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Philip Seymour Hoffman Talks About "25th Hour"
by Rebecca Murray and Fred Topel

Edward Norton, Philip Seymour Hoffman and Spike Lee
on the set of "25th Hour"
Photo©Touchstone Pictures - All Rights Reserved.

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• Interview with Rosario Dawson ('Naturelle Riviera')
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"25th Hour" director Spike Lee has long been fan of actor Philip Seymour Hoffman. “When you see people you like, you know that you want to work with them. Philip is one of those people that I wanted to work with. I was patient because it always should be the right role.”

Lee cast Hoffman as one of Edward Norton's close friends after discussing Hoffman with Norton. Norton gave the director an unqualified endorsement of Hoffman's abilities. “I have admired Phillip’s work for a long time,” says Norton. “He is one of the best actors of our generation. We didn’t actually work much together in ‘Red Dragon’ and I kept thinking to myself that it would be really nice to do something more substantive with him. And this turned out to be the next thing.”


You directed Anna Paquin in a play. How did that relationship help with the interaction between your characters in this movie?
Working with her in the play was fantastic and then working with her as an actor was actually kind of seeing something through to its fruition. I love working with Anna so it's all good (laughing).

When you play characters with questionable obsessions, do you have to come up with some way to sympathize with them, or to justify their obsessions?
I do. I sympathize with this guy completely. I don't think it's very questionable with this guy; I don't think it's crazy. I think that this guy has no interest in sleeping with underage girls at all. I think this is an obsession he has with one specific girl for very specific reasons that the minute he kisses her, evaporate very quickly. I didn't see it as something I had to justify. In fact, I tried very hard to make sure that that story was told and not the dirty old man story, which I don't think it is.

What do you think are the reasons he is attracted to her?
Because she stands for everything that he'll never be and never was, which is somebody who is brave. She's got the tattoo and the bellybutton ring, and the way she dresses; she's very open with her sexuality and she's very confident. She's sexy and she's all these things that he never was and never will be. None of those girls were ever attracted to him and never will be. I think it just prays on his own insecurities, which creates an obsession, which creates this thing. I think that that's how I looked at it. I think that's how it is.

In the book that's how it is. He keeps walking around thinking, “Is there something wrong with me?” He's more disturbed by his attraction to this 17 year-old than really anyone else is. He brings it up in the book and in the screenplay. I think it's humorous how he brings it up to his two friends and his two friends are like, “What's your problem? Get over it. Move on.” That's what tells you that it's not about that; it's about this other thing that he's not coming to terms with, which is that he's created a prison of fear in his life. The minute I kiss her that becomes incredibly obvious because it's immediately inappropriate, immediately wrong, immediately not whatever he thought it might be. I think that's very clear in the movie, the way that it's shot.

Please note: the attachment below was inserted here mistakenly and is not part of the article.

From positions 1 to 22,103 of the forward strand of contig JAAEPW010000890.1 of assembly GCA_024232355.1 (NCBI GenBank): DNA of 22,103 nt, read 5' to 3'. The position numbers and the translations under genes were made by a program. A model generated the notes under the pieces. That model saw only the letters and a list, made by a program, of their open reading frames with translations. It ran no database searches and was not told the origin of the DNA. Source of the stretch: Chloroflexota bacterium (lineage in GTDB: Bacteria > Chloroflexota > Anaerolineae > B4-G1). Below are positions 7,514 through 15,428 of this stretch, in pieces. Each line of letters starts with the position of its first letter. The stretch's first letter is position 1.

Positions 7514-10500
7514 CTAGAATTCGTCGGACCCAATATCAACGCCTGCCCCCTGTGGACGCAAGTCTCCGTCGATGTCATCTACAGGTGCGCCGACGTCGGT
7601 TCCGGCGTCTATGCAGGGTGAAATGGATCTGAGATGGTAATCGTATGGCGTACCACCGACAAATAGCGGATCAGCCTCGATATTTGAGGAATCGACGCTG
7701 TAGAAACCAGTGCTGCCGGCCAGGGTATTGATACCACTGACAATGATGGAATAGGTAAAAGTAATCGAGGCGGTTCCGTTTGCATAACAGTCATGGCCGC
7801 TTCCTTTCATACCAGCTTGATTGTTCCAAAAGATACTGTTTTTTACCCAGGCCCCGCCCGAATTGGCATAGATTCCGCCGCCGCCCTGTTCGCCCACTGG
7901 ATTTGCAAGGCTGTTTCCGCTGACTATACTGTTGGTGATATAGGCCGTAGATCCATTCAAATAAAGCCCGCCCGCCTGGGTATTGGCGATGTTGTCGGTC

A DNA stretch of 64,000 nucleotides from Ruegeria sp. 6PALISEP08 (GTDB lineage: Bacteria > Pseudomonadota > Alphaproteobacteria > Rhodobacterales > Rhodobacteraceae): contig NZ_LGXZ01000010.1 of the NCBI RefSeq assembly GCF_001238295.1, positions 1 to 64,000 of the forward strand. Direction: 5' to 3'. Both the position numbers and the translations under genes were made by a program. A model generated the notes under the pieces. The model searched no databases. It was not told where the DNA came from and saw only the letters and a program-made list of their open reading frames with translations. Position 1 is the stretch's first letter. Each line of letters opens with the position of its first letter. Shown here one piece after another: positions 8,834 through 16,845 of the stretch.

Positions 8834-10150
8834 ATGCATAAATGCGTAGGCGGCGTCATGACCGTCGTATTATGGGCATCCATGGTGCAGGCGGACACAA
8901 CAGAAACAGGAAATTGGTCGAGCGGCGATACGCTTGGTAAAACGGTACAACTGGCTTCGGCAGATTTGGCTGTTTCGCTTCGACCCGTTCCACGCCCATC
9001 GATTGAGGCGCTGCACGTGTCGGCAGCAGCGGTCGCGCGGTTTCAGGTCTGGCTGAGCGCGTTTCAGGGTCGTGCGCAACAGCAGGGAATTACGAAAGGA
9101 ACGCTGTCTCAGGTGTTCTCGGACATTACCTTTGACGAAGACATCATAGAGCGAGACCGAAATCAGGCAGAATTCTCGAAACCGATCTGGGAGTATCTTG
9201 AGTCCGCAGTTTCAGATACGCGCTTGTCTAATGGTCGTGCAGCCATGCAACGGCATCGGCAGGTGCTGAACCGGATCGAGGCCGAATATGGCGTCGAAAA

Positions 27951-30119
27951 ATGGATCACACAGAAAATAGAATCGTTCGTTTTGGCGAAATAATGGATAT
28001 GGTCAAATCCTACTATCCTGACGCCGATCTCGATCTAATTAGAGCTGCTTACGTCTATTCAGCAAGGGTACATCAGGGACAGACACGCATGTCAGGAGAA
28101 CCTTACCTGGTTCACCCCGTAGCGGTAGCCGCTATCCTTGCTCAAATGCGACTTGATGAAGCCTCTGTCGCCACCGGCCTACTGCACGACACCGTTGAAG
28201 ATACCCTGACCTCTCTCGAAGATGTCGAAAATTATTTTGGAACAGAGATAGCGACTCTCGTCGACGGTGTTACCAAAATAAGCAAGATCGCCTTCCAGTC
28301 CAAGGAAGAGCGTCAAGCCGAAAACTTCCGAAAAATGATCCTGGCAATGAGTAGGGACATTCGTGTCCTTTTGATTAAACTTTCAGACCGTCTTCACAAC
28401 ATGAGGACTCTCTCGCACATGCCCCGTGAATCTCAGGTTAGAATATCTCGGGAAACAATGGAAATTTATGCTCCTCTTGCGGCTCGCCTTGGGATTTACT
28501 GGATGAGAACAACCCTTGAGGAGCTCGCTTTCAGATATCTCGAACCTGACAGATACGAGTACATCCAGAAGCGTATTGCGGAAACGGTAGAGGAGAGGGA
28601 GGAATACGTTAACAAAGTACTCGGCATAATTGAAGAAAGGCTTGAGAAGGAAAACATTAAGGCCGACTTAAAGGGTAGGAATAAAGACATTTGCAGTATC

Is the dog thing between your character and Edward Norton's character, Monty, a 'passing of the torch?'
Yes. I think it's also a way to be very clear about what his story is. I think that the dog is Monty giving him a piece of himself. Saying, “I think I know you know you need a piece of myself, and I need a piece of you.” I think he needs a piece of who I am, too. I think there's an admiration between the two characters, which is pretty great because I think they both want what the other has in a weird way. So I think yes, the dog is a gift of him, from him.

Is the fact that directors want to work with you over and over again a bit of a safety net for you?
There's only a couple of directors I've worked with more than once, actually. There's Paul (Thomas Anderson) and Anthony Minghella, but I understand the question. I think I'm like any actor, most actors it's kind of inbred in you that you're never going to work again even if you are working a lot. It's just the way it is because you spend so much time before you start working regularly, trying to get work, and feeling like no one will ever hire you. When you finally get there, you still feel this feeling. There's also the fickleness of the business and the fickleness of this country. It's like everyone loves people to go down and go up again, and then go down again. It's the way the business stays afloat, in a weird way. You always think like, "Well, eventually I'm not going to be working for one reason or another." I never really feel like, "Okay, gosh, I have working coming to me because of that." But I do feel that way about Paul.

Right now, I think that if Paul didn't use me in another film for the rest of his life, it wouldn't matter. You know what I mean? I think that we're so close and that we've done a lot of work together and he doesn't owe me anything.

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